The travel from Vigan to Laoag is only a couple of hours trip, but if you have time to spare there are lots of interesting stopovers on nearby provinces that would give your time and money enough its worth.
Bantay belfry and crimson church, Ilocos Sur
First off from Vigan is the Bantay Belltower and church. Now this is a must and you wouldn’t miss it since it’s on the highway and near the bus stations at the entrance of Vigan. From first seeing the belfry at the distance from the church gate I was already in awe at it’s magnificent structure. For me it’s one of the most magnificent structures I have ever seen. It’s baroque-gothtic style and color truly impressed me. Too bad the gates was closed we couldn’t get up, they said that this belfry used to be a lookout tower during the war. Not to belittle it’s church which stands a few meters away, the church boast a crimson facade and amazing window arcs emphasized by its white shade. (more…)
Looking into my handy street map and a list of places to go, we trodded along the streets of Vigan to see more of the place. Well upper north of Vigan we stumbled upon Pinagburnayan. And what perfect timing as National Folk Artist, Fidel Antiporda Go, was about to give a demonstration on making a Burnay Jar. Interesting seeing the process, from taking a clay, molding it first, a dash of sand before putting it on a potter’s wheel where it is manually operated by a foot. Shaping it depends on your hands and fingers. After these clay jars are shaped, they are put on fire in a kiln. Though there are many jars being oven-ized, not all are well made. If there are like 100 jars in a dragon shaped kiln only about 10 would be well made.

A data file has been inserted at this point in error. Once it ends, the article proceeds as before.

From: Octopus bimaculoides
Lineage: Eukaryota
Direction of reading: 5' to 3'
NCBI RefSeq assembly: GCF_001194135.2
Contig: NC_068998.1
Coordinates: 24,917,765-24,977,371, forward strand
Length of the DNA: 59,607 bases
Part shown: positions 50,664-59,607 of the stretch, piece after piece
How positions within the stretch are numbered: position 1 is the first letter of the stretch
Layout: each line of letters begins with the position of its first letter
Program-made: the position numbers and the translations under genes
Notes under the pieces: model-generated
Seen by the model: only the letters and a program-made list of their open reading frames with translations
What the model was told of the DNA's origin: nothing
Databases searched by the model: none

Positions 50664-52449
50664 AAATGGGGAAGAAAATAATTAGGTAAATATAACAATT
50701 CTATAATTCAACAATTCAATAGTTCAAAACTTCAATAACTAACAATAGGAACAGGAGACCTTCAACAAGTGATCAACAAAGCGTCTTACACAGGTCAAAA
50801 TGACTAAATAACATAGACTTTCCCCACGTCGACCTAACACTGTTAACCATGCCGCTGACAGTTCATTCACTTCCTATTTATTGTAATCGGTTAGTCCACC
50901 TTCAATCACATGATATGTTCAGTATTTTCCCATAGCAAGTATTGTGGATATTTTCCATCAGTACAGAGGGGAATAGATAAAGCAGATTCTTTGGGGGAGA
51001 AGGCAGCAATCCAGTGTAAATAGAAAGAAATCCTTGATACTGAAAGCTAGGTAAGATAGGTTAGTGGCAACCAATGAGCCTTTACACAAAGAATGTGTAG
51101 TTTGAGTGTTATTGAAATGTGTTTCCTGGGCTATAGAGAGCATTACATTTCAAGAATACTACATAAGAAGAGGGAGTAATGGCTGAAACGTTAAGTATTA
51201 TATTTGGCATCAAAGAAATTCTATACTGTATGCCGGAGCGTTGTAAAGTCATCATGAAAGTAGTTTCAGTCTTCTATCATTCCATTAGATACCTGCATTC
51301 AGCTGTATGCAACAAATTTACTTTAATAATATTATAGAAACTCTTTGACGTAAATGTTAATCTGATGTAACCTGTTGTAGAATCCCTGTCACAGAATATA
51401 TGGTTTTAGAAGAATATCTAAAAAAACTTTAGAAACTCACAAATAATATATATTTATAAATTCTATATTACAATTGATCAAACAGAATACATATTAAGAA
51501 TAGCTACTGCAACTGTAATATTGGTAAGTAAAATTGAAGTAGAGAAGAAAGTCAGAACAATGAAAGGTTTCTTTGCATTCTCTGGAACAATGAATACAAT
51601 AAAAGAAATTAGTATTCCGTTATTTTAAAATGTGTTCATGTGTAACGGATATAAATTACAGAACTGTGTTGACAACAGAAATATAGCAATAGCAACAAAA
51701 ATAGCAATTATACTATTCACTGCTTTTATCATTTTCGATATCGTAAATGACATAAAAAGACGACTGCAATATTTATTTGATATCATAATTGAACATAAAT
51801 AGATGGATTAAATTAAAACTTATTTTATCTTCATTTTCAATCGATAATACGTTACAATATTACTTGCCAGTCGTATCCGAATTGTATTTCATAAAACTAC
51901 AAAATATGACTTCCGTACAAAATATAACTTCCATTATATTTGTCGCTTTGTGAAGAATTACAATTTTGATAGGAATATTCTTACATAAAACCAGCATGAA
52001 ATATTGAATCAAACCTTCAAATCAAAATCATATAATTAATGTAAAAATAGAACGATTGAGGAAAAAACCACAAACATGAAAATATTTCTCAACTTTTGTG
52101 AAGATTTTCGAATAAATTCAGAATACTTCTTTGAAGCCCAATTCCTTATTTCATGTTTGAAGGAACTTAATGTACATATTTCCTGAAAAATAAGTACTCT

A sea of jars
Ilocos is the home of these burnay jars which preseded spanish times. The Chinese introduced these jars in the pre-colonial times as an all weather storage for their products during which they shipped around other countries. For Ilocanos, they use these jars to ferment fish sauce, vinigar and “Basi”, their local wine. They bury these jars underground to seal out air for perfect fermentation. (more…)
Ilocos has so much to offer in terms of Heritage sites. Numerous old churches, well preserved spanish houses and mansions. We didn’t manage to visit all the spots in our IT but what we were able to visit was enough to satisfy our lust for travel. Also leaving enough reasons to return and visit our missed spots.